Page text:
Ronni Reich, The Star-Ledger, December 4, 2013
When Anthony D.J. Branker heard about Trayvon Martin, he could not help but think of an experience he had in his early 20s, just after graduating from Princeton University.
“I was stopped by police at gunpoint because it was believed I broke into someone’s home,” he said. “I fit a profile. Police surrounded my car.”
Branker, who celebrates his 25th anniversary this year as founder and director of the program in jazz studies at Princeton, has composed a piece of music that draws on Martin’s story, which he said “moved me to the core.”
“Ballad for Trayvon Martin for Orchestra and Jazz Quartet,” written in honor of the 17-year-old who was shot in 2012 in Sanford, Fla., by neighborhood watch coordinator George Zimmerman, will receive its world premiere tomorrow.
The Princeton University Orchestra and the University Concert Jazz Ensemble will perform the work on a program that also includes Dvorak’s Symphony No. 9, Beethoven’s “Egmont” overture and a world premiere of “Teatro di Strada” by David Sanford. Conducted by Michael Pratt, with senior J.J. Warshaw leading the Beethoven, the concert will take place in the Richardson Auditorium and will be repeated Friday.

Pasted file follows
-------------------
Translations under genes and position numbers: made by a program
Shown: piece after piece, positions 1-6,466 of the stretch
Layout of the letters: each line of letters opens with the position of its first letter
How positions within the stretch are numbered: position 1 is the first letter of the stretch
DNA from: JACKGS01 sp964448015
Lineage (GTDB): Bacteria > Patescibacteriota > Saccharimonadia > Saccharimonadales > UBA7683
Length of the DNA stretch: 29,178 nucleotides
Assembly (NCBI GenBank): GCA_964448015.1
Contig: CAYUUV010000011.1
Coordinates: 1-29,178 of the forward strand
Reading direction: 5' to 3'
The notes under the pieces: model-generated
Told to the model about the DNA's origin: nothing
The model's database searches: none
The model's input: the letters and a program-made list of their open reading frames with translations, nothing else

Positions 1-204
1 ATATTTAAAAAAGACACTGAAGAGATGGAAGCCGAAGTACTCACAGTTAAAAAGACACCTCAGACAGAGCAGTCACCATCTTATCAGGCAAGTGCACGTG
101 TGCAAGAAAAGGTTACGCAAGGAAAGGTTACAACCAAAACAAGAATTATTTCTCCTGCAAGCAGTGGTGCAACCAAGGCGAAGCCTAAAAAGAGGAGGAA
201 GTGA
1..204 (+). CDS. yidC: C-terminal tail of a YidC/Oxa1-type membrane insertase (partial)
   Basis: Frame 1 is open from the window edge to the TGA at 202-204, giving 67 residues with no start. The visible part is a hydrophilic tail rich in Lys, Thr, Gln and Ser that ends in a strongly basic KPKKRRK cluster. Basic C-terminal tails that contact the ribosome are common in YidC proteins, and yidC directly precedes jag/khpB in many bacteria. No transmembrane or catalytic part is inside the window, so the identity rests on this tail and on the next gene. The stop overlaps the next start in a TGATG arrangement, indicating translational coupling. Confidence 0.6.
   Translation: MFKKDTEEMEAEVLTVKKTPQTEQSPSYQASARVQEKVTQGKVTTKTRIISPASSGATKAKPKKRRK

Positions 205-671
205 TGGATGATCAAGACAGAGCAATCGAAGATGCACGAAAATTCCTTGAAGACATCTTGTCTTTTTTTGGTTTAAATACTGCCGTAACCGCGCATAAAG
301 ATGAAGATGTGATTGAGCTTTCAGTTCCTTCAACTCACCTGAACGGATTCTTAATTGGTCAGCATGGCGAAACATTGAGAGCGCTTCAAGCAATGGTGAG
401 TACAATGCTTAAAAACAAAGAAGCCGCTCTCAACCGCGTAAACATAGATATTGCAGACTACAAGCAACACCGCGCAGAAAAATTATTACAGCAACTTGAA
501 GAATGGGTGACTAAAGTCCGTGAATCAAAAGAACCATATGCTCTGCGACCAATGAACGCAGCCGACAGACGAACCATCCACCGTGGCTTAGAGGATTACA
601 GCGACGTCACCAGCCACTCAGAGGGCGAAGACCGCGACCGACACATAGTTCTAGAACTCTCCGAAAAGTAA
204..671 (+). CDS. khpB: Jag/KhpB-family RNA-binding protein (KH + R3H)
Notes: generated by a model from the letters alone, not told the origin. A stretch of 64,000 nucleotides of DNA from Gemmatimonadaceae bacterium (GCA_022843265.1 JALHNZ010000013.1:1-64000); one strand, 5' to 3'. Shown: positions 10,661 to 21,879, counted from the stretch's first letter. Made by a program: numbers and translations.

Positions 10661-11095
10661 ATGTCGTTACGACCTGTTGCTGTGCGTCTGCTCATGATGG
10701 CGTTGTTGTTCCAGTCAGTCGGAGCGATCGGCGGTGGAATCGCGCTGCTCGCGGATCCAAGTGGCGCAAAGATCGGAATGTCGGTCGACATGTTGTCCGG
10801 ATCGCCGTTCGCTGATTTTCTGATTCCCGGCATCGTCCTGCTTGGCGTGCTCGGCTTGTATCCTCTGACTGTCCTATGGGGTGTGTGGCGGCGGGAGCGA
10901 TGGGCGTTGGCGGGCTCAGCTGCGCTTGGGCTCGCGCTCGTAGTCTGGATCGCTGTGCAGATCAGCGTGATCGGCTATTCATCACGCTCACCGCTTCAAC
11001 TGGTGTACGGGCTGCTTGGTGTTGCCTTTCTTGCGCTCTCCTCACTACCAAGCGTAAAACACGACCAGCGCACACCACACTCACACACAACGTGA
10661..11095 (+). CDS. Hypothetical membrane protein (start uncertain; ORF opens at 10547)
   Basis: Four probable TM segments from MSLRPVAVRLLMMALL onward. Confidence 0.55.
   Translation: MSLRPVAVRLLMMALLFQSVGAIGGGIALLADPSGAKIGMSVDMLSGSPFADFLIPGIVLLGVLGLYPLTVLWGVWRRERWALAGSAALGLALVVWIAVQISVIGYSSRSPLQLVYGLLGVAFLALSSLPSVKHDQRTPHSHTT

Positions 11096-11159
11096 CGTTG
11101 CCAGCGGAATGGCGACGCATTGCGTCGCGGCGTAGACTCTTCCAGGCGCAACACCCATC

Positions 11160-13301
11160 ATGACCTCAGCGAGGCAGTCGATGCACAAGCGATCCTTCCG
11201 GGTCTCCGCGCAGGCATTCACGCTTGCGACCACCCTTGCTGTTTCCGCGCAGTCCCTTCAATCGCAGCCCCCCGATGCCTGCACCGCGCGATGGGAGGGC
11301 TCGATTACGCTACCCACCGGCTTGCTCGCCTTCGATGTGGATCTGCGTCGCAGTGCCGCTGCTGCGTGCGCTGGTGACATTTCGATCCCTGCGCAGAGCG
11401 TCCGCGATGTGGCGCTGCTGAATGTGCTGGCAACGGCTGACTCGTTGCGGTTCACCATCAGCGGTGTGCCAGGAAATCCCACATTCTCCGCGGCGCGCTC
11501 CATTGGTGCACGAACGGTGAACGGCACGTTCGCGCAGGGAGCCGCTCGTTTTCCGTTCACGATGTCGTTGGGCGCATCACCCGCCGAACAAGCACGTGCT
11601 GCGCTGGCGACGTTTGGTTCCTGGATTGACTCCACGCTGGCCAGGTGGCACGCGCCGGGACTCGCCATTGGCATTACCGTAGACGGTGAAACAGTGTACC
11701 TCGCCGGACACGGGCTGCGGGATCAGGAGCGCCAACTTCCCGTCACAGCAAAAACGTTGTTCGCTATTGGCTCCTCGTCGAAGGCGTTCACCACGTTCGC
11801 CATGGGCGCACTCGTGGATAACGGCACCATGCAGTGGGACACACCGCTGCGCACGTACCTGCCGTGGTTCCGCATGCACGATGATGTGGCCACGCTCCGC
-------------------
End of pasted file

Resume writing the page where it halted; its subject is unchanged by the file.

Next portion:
According to Branker, the work is intended “to be a form of healing and something that could be seen as a composition of hope — one that speaks to all of us to continue to work together so that children of any race, ethnicity or religious affiliation never have to meet such a tragic end.”